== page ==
To explain the concept of "place value", I'll start with some comparisons. First, let's look at the word "records" in these two sentences:
Security camera 4 records all activity in the rear of the building.
The building's security office saves the records for every shoplifter they've caught in the previous five years.
In the first sentence, "records" is pronounced as "reh-KORDZ" and is a verb; in the second sentence, "records" is pronounced as "REH-kerdz" and is a noun. The "value" of the word changed, depending on the word's "place" in the sentence structure.
Content Continues Below
Now, let's imagine looking at the security footage being stored in the security office; in particular, we'll look at the 24-hour timestamps 00:00:15, 00:15:00, and 15:00:00. (A 24-hour clock means, for instance, that "1 PM" is "13 hours".) The first timestamp, 00:00:15, means "zero hours, zero minutes, and fifteen seconds"; in other words, fifteen seconds after midnight. The second timestamp, 00:15:00, means "zero hours, fifteen minutes, and zero seconds"; in other words, exactly fifteen minutes past midnight. The third timestamp, 15:00:00, means "fifteen hours, zero minutes, and zero seconds"; in other words, exactly three o'clock in the afternoon.
In each of these timestamps, the "15" told the time. But the "15" meant a different thing in each case – 15 seconds, 15 minutes, or 15 hours, depending on the context. The "place" where the "15" was — in the "hours" slot, the "minutes" slot, or the "seconds" slot — told us what the "value" of the "15" was for that particular timestamp.
Note also how important the zeroes were. Without the zeroes, the timestamp "00:00:15" would have collapsed into just "15", as would have the other two timestamps. Those zeroes held all the slots (hours, minutes, and seconds) in their proper places, preserving the meanings of the timestamps. Since the value of "15" varies with the place, it is vitally important that those other places not disappear. The zeroes are crucial to the meaning.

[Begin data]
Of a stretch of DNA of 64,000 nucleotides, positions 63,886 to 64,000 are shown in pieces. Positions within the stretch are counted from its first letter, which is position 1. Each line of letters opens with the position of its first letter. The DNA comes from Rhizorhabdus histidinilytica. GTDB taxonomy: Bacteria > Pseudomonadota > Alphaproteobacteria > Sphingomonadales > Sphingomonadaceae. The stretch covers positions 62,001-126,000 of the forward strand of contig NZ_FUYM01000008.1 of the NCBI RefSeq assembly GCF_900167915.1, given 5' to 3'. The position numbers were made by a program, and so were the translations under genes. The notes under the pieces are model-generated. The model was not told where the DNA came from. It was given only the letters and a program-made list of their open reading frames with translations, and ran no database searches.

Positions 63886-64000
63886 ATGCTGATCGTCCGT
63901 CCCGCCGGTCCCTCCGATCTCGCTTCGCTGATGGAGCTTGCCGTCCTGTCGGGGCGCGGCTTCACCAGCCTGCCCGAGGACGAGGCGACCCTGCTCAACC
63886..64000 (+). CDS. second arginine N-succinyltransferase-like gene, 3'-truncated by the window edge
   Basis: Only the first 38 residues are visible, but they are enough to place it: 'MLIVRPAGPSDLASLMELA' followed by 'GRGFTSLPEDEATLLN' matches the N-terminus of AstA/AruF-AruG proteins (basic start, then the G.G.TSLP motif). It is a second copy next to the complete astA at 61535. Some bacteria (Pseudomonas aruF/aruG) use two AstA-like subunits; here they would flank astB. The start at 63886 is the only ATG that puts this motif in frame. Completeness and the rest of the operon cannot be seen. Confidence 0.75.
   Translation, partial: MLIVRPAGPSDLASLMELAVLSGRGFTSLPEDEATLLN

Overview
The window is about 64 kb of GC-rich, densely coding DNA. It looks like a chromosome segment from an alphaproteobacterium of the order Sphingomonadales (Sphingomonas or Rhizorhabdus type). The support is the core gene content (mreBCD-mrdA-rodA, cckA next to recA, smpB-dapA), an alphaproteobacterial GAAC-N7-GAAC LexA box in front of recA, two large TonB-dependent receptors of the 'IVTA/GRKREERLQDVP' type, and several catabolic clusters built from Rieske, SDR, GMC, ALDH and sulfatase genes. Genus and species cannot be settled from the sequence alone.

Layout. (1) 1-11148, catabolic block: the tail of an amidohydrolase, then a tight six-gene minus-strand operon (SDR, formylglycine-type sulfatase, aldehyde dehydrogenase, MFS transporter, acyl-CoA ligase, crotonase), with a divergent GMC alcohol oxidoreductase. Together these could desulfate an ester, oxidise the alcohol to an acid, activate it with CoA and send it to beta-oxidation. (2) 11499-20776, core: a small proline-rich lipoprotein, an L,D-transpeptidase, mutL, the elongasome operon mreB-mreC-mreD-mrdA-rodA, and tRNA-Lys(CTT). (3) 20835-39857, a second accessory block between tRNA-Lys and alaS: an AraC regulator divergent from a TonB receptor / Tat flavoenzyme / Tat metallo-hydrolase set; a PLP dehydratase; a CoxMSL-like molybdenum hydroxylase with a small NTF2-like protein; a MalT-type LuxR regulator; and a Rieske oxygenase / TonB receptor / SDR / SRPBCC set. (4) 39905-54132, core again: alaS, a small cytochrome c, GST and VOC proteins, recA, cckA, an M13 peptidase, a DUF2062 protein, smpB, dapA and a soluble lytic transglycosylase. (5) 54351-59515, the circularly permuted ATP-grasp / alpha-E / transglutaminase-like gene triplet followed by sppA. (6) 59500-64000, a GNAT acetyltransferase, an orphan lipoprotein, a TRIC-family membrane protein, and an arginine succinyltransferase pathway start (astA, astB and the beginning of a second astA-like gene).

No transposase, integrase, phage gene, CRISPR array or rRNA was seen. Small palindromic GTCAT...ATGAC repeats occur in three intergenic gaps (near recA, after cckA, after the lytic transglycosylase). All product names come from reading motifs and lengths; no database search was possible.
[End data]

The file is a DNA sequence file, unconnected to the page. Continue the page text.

Now let's think about counting. When we were little kids, we started counting on our fingers. If we were counting up ("tallying") a larger number of things, we might write down tally marks to keep track:
But once we got into bigger numbers, the thicket of tally marks started being unhelpful.
We could count up to ten on our fingers, but what then? We were out of fingers.
Content Continues Below
But let's say we had some marbles. Every time we used up all of our fingers, we could go back to fists (zero fingers) and we could put a marble down, standing for "one time of all-my-fingers" (that is, one time of ten).
So three marbles and two fingers would be "three times of ten, plus another two fingers", or "thirty-two", as shown below:
When we get ten marbles in the pile, we can't count any more of "all-my-fingers" because we're out of fingers to use for counting the marbles. So let's start a second pile, further away, to stand for "ten 'all-my-fingers' marbles". We'll call these new "ten 'all-my-fingers' marbles" (that is, the new marbles which stand for ten times of ten fingers) "one hundred" marbles. Then this:
...means "two times of ten-times-of-ten, plus six times of all-my-fingers, plus another four fingers", or "two hundred sixty-four".
Of course, if somebody trips over our piles of marbles, we'll lose count. Once the marbles are no longer in their proper places, we can't tell what values they were meant to represent. It's be just like with the security-tape's timestamps, where we wouldn't have known what each "15" had stood for if somebody had stripped out all the zeroes. This concept that "the value of the marble (or the 15) depends on the pile (or slot) in which the marble (or 15) has been placed" is the point of "place values" in writing number names; namely, the place where the digit has been put tells you the actual value of that digit.